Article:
Pep Guardiola had heard the stories and been warned of the threat. He had even studied footage of this weapon being deployed to prepare, but it was only when he saw the devastating impact with his own eyes that he realised its true power.
Manchester City's manager was stunned, a mixture of surprise and anguish on his face on the touchline on Saturday as he watched the bombardment. They do not teach this sort of thing at Barcelona. It is not a style of play the Spanish tend to spend much time pondering.
This was not football as he knew it and for a while, Guardiola looked scared, like a soldier hiding behind a tree under artillery fire.
In one memorable second-half exchange, with the scores level at 1-1 and with League Two Cheltenham preparing to take a throw-in, Guardiola stood wide-eyed, shouting at the match officials, vigorously complaining they were taking it a few centimetres further forward than where the ball had gone out.
Rarely has Guardiola looked so rattled, not in cup finals, title deciders or Champions League showdowns. This, though, was the fourth round of the FA Cup and it is why so many still love it.
City were not taken by surprise when Ben Tozer, the magnificent Cheltenham captain, took the ball in both hands, stepped as far back as the advertising hoardings around the Whaddon Road pitch would allow him, and then launched his throw-in like a rocket-propelled grenade into the opposition box.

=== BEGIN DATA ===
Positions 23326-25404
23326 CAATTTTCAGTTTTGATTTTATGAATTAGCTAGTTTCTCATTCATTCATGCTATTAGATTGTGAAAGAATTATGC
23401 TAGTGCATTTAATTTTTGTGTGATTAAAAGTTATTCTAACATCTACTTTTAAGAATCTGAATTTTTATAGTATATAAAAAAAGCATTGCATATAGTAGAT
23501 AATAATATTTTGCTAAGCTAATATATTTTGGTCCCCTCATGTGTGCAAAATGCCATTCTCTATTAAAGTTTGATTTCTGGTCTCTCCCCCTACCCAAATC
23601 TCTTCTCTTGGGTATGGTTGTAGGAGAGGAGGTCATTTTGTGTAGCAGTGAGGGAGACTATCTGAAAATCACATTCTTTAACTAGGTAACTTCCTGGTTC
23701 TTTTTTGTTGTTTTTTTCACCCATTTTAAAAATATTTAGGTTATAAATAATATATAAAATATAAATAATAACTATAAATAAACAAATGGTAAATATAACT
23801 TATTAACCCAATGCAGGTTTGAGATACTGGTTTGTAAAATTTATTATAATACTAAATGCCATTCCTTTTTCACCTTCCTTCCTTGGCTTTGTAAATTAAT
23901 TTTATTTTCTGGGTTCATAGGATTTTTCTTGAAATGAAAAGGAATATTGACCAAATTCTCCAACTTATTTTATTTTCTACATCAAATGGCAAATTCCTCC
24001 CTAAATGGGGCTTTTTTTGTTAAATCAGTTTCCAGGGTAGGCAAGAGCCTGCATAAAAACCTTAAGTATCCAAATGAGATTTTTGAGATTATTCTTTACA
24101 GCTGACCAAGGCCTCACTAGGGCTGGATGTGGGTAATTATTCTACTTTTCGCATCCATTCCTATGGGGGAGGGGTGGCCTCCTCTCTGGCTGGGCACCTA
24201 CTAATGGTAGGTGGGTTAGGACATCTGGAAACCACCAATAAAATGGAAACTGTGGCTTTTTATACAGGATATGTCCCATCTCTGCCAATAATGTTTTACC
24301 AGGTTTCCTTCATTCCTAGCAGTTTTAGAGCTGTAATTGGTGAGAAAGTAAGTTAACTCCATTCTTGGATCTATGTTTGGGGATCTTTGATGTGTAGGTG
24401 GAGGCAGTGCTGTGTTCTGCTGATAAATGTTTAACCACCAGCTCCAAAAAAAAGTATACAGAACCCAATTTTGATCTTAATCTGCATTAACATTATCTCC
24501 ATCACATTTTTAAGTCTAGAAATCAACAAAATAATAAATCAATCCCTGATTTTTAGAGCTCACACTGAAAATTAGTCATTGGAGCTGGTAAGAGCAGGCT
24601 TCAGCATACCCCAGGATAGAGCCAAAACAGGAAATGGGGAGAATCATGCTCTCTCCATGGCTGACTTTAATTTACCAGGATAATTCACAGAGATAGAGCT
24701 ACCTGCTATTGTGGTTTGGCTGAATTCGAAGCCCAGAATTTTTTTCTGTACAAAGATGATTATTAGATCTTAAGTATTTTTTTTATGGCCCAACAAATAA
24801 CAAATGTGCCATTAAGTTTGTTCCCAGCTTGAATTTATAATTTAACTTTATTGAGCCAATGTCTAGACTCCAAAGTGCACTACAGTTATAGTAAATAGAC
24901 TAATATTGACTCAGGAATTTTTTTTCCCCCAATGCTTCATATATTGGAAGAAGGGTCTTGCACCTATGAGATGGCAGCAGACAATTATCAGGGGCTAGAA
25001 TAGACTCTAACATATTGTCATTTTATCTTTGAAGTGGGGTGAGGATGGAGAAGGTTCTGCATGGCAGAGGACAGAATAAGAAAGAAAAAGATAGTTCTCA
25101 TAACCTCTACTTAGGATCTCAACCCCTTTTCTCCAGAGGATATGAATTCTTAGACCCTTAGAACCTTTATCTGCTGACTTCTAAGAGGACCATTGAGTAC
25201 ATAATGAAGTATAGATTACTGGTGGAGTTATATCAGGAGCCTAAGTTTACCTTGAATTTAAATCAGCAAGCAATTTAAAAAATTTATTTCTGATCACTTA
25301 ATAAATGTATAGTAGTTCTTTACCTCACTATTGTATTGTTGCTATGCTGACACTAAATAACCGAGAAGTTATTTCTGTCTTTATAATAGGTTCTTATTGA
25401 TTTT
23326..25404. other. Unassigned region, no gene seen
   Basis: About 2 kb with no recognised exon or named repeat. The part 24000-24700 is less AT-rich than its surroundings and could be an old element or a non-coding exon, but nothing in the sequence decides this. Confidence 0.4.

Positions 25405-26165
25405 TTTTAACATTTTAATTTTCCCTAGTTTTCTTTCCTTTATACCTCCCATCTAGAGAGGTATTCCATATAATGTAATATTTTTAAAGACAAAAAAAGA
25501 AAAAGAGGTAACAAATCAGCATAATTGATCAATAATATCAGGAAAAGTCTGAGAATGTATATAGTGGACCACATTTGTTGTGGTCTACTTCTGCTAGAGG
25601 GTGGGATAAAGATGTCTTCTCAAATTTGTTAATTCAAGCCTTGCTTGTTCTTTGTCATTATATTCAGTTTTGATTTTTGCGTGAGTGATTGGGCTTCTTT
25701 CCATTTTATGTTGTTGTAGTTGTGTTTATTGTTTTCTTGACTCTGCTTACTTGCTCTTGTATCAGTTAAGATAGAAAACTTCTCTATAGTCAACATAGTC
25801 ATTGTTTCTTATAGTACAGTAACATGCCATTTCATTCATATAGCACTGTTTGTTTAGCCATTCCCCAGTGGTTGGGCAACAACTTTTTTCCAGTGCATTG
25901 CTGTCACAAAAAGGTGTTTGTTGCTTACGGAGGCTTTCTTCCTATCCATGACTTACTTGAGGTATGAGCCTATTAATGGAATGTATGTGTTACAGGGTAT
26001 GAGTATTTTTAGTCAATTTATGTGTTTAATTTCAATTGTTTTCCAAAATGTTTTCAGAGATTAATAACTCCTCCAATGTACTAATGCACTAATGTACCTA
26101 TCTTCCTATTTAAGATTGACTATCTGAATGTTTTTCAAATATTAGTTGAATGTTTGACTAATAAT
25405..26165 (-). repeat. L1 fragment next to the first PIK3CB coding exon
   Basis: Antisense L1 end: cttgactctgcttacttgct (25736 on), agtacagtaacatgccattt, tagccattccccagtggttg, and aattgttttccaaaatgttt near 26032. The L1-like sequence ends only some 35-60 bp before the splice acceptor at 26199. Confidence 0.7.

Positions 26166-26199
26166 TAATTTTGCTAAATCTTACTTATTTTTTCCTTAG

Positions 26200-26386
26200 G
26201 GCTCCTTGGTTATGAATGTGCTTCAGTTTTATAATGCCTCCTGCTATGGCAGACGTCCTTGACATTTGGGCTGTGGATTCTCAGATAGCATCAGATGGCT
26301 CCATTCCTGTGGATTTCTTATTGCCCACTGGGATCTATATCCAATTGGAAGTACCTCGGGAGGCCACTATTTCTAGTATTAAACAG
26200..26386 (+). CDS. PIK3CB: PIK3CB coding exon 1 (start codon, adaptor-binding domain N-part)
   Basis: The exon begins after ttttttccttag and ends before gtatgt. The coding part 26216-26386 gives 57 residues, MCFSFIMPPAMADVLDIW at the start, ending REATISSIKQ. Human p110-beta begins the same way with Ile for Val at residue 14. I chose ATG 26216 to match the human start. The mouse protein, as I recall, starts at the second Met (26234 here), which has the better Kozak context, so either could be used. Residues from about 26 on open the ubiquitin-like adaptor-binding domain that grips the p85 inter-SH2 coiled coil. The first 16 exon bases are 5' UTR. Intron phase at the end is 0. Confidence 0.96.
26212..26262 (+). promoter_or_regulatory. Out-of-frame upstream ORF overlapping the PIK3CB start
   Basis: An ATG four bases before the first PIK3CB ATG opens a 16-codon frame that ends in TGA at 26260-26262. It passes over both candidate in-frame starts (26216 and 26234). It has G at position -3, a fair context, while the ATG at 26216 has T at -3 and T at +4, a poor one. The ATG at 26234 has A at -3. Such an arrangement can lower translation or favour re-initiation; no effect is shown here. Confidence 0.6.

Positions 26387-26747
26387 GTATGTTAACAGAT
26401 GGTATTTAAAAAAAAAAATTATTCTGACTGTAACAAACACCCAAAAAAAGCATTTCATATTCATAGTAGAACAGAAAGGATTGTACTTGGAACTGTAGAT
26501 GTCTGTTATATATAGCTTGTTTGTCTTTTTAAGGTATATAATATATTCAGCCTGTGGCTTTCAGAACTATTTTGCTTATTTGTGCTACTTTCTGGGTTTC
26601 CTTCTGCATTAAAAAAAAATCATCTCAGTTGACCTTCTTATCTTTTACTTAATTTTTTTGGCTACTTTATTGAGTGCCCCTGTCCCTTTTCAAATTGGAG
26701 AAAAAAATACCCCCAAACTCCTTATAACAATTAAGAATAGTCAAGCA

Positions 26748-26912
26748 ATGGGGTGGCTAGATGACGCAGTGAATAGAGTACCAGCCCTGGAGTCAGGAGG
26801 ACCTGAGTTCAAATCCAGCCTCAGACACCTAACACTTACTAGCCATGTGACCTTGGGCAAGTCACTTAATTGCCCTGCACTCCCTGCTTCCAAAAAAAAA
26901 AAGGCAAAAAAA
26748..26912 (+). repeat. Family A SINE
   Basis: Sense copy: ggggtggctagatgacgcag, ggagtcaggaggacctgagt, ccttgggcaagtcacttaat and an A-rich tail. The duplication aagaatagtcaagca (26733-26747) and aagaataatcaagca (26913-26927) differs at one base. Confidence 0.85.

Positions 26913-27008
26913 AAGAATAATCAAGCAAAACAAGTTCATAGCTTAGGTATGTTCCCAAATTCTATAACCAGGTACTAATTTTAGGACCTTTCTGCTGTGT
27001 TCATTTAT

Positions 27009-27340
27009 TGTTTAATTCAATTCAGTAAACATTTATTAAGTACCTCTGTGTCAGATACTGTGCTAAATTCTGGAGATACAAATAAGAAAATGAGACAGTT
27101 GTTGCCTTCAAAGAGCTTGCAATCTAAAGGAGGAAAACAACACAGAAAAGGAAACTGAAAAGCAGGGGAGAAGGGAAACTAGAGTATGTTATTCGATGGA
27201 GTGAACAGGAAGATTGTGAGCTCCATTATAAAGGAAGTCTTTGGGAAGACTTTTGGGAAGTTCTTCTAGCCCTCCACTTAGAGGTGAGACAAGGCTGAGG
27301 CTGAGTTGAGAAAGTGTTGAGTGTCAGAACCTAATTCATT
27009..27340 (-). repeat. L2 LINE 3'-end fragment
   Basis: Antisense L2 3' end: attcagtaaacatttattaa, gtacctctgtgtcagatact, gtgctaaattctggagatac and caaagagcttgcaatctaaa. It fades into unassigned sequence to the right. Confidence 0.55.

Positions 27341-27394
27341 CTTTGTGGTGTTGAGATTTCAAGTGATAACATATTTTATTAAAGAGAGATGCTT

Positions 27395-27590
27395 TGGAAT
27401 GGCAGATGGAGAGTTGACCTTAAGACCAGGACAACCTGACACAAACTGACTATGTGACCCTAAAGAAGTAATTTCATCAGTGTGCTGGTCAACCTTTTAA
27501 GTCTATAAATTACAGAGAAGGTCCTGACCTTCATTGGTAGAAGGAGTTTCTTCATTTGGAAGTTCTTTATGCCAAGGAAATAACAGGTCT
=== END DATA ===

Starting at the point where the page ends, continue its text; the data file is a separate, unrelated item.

They had looked at the different arcs of the ball. The long looping one and the flat skimming one. They had analysed the threat, done a full risk assessment and had worked on how to repel the attack.
A back line of elite defenders would have been told if you do not win the first ball, make sure the second wave of defence deals with the danger. Do not let the ball bounce, do not let the grenade explode in the area.
But it did and Cheltenham had scored, bodies everywhere, limbs flailing. Alfie May spotted the chance and seized the moment, smashing the loose ball home amid the panic.
Cheltenham Town were in front and, until the 81st minute, when a Phil Foden-inspired comeback began, were on course to pull off one of the greatest FA Cup upsets.
That City won 3-1, with Gabriel Jesus and Ferran Torres scoring the other goals, was not the most memorable aspect of this absorbing tie. It was Guardiola's face when Tozer got the ball in hand, it was Aymeric Laporte complaining he had been fouled as May celebrated and it was City sending on their big names desperately trying to find a way back into the game.
"Every one of those City players know they have been in a real game and that makes us so proud," said Cheltenham boss Michael Duff. "We gave them a fright."
They most certainly did and Guardiola was big enough to admit it. He had never played a team with a long-throw threat like this before.
"Unfortunately, in the Tony Pulis era at Stoke City, I was not here," Guardiola said. "But I heard a lot of stories about it and have been told by my staff about this weapon.
"It's an incredible weapon. It is more dangerous than a corner. You can avoid corners and free-kicks, but avoiding throw-ins is impossible. And when they put it there it's so difficult. We knew it, we saw the clips, we tried to solve it, but May is a smart guy, moving for the second balls and they scored a goal."
©Telegraph Media Group Limited, 2021
Telegraph Media Group Limited